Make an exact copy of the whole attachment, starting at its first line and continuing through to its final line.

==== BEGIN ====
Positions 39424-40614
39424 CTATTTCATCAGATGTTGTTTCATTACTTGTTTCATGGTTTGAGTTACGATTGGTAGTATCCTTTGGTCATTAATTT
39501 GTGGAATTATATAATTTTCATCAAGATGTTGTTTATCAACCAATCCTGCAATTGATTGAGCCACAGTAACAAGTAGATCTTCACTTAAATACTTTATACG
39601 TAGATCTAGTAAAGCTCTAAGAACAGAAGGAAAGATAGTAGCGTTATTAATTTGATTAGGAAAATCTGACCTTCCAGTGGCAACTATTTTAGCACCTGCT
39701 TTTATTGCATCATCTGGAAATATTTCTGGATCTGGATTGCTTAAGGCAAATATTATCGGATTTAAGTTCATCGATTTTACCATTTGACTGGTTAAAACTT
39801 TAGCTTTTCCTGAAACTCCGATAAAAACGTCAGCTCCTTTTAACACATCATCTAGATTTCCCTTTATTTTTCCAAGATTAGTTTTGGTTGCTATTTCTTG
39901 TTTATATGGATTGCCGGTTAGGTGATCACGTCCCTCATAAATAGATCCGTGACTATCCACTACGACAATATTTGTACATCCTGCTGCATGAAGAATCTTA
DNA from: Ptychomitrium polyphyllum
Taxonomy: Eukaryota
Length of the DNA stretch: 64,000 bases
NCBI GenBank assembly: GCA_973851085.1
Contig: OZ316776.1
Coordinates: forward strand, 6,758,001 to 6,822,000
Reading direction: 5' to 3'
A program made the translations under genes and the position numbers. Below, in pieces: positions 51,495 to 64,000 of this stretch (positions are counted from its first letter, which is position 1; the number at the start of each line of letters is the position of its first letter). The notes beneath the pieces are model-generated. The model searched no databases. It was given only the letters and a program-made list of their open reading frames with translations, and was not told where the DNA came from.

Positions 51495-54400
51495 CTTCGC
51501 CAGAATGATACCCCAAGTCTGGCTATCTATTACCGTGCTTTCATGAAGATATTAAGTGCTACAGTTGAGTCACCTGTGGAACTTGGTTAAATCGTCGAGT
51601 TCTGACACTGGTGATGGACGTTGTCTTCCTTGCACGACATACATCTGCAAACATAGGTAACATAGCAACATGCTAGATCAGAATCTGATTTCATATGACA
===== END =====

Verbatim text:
Positions 39424-40614
39424 CTATTTCATCAGATGTTGTTTCATTACTTGTTTCATGGTTTGAGTTACGATTGGTAGTATCCTTTGGTCATTAATTT
39501 GTGGAATTATATAATTTTCATCAAGATGTTGTTTATCAACCAATCCTGCAATTGATTGAGCCACAGTAACAAGTAGATCTTCACTTAAATACTTTATACG
39601 TAGATCTAGTAAAGCTCTAAGAACAGAAGGAAAGATAGTAGCGTTATTAATTTGATTAGGAAAATCTGACCTTCCAGTGGCAACTATTTTAGCACCTGCT
39701 TTTATTGCATCATCTGGAAATATTTCTGGATCTGGATTGCTTAAGGCAAATATTATCGGATTTAAGTTCATCGATTTTACCATTTGACTGGTTAAAACTT
39801 TAGCTTTTCCTGAAACTCCGATAAAAACGTCAGCTCCTTTTAACACATCATCTAGATTTCCCTTTATTTTTCCAAGATTAGTTTTGGTTGCTATTTCTTG
39901 TTTATATGGATTGCCGGTTAGGTGATCACGTCCCTCATAAATAGATCCGTGACTATCCACTACGACAATATTTGTACATCCTGCTGCATGAAGAATCTTA
DNA from: Ptychomitrium polyphyllum
Taxonomy: Eukaryota
Length of the DNA stretch: 64,000 bases
NCBI GenBank assembly: GCA_973851085.1
Contig: OZ316776.1
Coordinates: forward strand, 6,758,001 to 6,822,000
Reading direction: 5' to 3'
A program made the translations under genes and the position numbers. Below, in pieces: positions 51,495 to 64,000 of this stretch (positions are counted from its first letter, which is position 1; the number at the start of each line of letters is the position of its first letter). The notes beneath the pieces are model-generated. The model searched no databases. It was given only the letters and a program-made list of their open reading frames with translations, and was not told where the DNA came from.

Positions 51495-54400
51495 CTTCGC
51501 CAGAATGATACCCCAAGTCTGGCTATCTATTACCGTGCTTTCATGAAGATATTAAGTGCTACAGTTGAGTCACCTGTGGAACTTGGTTAAATCGTCGAGT
51601 TCTGACACTGGTGATGGACGTTGTCTTCCTTGCACGACATACATCTGCAAACATAGGTAACATAGCAACATGCTAGATCAGAATCTGATTTCATATGACA